Many factors like budgets, operations, and other organisational considerations play a vital role in determining a company’s payment and payroll strategy. For instance, small companies may not be able to pay the higher wages that large companies are able to but may choose to promote employees quicker than large companies and vice versa. Here are three common payroll structures that organisations use and how they work.
This type of pay structure is divided into multiple pay grades and is narrower in scope than other types of pay structures. Under a traditional pay structure, there is a relatively small distance between each pay range. As a result, this pay structure type is second in terms of popularity and usage by organisations.
Traditional pay structures are more controlled than other types of pay structures due to their narrow pay grades. This prevents employees from reaching their maximum salary potential quickly and helps retains them longer as they see more room for incremental increase.
A traditional pay structure provides a hierarchical system that allows employees to be easily promoted from one pay grade to another. When this payroll system is designed right, this pay structure will also recognise different pay rates for good performance and even guarantee a reasonable level of control over salary expenditure.
Under this pay structure, organisations use various metrics such as the length of employment and performance to determine an employee’s pay rise. To avoid confusion, they also set a minimum and maximum salary range for each employee group.
- Facilitates higher employee retention
- Easy to execute and control
- More room for salary increment and promotions
- Salary increment can be biased on factors such as age and length of employment
- Employees can be easily demotivated as they can’t reach their maximum salary potential quickly
- Not an attractive salary structure for potential millennial job candidates
This pay structure divides employees into types instead of specific titles. For example, broadband pay structures will have divisions for administrative jobs, executive jobs and service jobs. These salary ranges are much wider than those under a traditional pay structure with fewer pay grades.
One of the main advantages of this pay structure type is that it offers greater flexibility for pay raises. However, the organisation can have poorer control over the pay difference between employees of the same job, resulting in inequalities. This is why this pay structure type is third in terms of popularity and only a few companies use it.
Under this pay structure, employers can sometimes offer an employee a maximum salary too early in their career, limiting their earning potential. This may dissatisfy employees’ sooner, as their raise may not satisfy them in the long run, causing them to leave the organisation.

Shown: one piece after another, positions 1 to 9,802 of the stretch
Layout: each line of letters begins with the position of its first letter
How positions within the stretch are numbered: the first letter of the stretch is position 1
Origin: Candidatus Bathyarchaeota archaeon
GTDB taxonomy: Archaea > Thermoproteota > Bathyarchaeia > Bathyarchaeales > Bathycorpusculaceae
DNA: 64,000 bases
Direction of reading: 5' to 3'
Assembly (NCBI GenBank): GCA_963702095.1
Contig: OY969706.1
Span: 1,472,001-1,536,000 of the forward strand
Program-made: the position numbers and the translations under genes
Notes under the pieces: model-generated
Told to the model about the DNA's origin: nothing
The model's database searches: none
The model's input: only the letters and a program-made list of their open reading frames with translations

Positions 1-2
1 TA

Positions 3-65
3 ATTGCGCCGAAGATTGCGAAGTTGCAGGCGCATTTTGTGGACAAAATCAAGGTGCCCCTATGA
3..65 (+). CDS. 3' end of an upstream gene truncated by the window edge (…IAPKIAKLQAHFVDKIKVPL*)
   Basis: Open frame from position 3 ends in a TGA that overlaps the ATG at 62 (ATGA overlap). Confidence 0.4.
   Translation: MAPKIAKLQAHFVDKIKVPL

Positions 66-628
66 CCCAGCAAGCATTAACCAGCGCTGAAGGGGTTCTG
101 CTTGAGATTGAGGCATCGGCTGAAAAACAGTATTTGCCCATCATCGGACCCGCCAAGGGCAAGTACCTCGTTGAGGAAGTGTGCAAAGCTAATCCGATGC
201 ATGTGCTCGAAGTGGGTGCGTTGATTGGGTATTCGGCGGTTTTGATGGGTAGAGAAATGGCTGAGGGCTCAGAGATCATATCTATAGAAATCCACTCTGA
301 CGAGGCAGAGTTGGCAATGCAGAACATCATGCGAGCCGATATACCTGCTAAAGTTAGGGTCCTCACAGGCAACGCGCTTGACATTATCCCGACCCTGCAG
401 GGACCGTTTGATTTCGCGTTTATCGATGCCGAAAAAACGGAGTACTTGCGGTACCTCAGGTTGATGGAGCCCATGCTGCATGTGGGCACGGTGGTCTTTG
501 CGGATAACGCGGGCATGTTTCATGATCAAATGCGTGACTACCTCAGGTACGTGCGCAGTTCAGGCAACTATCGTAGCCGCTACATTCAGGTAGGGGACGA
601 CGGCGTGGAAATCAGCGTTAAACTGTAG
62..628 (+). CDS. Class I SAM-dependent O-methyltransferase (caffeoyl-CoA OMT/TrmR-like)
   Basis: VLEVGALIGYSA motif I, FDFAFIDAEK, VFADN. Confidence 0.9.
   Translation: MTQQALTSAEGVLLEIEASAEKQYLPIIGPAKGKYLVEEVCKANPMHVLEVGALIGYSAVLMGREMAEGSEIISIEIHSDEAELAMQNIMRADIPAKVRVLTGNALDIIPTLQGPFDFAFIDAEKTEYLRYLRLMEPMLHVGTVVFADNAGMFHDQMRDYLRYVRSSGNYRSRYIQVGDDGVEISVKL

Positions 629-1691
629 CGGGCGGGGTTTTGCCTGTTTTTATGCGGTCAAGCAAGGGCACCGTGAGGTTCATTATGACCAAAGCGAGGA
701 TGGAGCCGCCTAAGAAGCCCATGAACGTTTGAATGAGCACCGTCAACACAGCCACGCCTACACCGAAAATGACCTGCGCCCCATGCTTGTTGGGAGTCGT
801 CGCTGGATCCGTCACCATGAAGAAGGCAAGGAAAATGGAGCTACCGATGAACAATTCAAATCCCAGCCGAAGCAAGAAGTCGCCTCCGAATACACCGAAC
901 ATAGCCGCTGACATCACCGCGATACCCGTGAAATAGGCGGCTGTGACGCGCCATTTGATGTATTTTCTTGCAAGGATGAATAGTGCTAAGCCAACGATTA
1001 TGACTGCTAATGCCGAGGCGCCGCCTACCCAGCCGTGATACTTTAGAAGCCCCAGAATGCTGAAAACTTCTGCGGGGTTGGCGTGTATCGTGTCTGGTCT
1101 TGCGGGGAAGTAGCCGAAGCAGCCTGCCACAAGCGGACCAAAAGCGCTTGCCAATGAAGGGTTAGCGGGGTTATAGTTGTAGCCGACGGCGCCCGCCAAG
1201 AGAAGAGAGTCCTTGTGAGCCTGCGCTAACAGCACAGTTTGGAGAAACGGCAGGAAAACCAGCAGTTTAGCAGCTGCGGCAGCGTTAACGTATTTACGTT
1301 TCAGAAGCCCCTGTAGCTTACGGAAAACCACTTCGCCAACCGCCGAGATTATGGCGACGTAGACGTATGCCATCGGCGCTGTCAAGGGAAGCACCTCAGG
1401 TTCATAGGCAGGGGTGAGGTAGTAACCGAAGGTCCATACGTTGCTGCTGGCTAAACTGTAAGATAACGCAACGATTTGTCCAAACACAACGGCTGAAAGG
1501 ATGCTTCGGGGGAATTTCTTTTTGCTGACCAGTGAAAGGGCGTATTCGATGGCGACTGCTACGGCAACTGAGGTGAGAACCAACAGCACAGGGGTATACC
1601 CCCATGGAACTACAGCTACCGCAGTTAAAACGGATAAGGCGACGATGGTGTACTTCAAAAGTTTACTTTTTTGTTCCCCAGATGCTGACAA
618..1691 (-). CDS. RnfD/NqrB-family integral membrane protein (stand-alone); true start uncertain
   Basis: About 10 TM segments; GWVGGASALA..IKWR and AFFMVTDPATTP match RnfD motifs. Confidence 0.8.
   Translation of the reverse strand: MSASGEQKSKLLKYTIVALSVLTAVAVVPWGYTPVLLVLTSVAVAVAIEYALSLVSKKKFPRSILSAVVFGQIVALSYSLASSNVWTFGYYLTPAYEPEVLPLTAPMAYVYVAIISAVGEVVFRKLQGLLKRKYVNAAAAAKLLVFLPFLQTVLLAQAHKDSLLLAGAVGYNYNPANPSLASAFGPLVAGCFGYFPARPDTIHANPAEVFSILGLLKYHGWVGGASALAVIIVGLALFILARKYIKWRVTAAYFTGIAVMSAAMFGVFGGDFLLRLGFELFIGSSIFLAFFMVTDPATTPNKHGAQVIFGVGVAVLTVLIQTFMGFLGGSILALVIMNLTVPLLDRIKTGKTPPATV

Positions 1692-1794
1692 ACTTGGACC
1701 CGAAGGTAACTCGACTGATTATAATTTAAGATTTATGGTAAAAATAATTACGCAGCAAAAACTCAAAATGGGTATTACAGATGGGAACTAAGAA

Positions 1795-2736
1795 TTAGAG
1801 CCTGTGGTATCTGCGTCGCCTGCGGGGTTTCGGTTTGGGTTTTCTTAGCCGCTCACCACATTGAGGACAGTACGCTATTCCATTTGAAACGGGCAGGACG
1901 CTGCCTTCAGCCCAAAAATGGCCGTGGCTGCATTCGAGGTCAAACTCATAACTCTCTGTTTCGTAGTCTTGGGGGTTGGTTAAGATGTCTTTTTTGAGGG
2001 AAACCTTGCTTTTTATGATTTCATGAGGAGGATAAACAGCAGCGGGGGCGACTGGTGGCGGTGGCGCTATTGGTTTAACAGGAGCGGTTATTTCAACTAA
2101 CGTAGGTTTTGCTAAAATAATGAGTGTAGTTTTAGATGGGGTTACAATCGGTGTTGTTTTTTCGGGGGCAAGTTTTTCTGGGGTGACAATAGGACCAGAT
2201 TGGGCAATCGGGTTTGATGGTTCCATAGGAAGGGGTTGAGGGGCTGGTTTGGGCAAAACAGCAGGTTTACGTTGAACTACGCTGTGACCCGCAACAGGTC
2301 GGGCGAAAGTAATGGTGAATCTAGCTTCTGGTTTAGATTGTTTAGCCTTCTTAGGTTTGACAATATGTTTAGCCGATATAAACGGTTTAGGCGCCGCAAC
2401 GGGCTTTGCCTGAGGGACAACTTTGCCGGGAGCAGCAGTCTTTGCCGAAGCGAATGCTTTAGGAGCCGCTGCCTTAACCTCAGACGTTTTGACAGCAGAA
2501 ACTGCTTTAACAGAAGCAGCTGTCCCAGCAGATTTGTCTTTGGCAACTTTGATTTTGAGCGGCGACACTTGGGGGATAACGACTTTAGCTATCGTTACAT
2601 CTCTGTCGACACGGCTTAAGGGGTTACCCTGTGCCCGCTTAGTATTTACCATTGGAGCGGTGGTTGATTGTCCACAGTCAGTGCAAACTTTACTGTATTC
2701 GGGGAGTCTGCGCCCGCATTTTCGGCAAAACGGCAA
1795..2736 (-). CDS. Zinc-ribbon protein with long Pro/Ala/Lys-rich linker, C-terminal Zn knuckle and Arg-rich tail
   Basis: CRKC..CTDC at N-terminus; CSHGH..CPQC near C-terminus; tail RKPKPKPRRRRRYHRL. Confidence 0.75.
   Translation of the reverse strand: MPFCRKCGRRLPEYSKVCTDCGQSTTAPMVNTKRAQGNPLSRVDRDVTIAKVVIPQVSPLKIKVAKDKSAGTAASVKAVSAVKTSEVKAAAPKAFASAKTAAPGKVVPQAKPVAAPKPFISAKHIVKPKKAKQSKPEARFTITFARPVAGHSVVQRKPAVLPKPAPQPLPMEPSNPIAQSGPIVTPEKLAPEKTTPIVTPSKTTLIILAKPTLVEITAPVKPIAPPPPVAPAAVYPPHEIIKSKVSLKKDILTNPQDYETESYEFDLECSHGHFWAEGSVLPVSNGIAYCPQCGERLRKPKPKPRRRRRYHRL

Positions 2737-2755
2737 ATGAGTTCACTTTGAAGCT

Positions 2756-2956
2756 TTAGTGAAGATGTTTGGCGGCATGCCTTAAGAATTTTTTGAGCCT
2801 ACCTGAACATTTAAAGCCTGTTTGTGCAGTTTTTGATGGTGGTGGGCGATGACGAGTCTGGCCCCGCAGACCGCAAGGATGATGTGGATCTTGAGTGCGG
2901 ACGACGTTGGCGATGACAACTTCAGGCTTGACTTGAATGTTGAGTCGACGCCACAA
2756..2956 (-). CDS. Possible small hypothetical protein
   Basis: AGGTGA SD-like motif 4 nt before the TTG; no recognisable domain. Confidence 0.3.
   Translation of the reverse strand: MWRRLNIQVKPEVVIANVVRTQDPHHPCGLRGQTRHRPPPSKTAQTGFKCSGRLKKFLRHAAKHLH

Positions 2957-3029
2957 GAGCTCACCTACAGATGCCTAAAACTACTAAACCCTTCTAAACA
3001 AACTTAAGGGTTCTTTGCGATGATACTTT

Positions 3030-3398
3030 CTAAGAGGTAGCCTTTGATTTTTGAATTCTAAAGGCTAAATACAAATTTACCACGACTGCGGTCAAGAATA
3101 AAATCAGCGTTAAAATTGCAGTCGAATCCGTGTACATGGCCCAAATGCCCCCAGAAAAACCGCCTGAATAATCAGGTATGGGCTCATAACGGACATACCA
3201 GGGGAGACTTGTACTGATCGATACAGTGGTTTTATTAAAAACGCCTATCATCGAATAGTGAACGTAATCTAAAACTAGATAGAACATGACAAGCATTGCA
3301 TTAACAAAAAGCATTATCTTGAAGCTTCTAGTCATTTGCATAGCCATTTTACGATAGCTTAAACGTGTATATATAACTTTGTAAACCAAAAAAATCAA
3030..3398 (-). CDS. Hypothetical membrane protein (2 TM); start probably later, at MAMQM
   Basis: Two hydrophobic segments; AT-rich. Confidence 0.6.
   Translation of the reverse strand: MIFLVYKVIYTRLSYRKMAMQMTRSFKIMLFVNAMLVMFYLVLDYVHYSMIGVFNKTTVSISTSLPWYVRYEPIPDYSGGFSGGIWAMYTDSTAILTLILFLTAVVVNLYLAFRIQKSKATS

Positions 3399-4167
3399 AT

- More flexible than other pay structures
- Can easily attract potential job candidates as the structure offers quick salary increments
- Motivate employees easily
- Employees can reach their maximum salary potential too quickly
- Requires good financial stability to execute the pay structures
- As employees can reach their maximum salary potential too quickly, their probability of leaving the company is also increased.
This pay structure determines salary ranges based on the current market analysis and industry standards of comparable positions. This structure bases its salary ranges on the job roles. For example, an organisation may use this pay structure to analyse the data for the average salaries of hotel managers and create a salary range within these figures. It placed first in terms of popularity around the world, as the majority of the organisations use this pay structure and makes an excellent fit for global payroll solutions.
It’s a combination of both traditional and broadband salary structures which is why salary ranges under this pay structure can be as low as a traditional structure and as high as a broadband pay structure. An external audit through an outsourced payroll company is one of the best ways to accurately identify and determine salary ranges or pay levels for each job position.
- Offers competitive salaries
- Easy to attract high talent
- Promotes higher employee retention
- Requires good financial status
- Not suitable for all businesses
- Can be expensive to maintain
As you can see, the different pay structure types each have their own pros and cons. The one that best suits your business will depend on your business’s type, scale, goals, vision and overall financial status.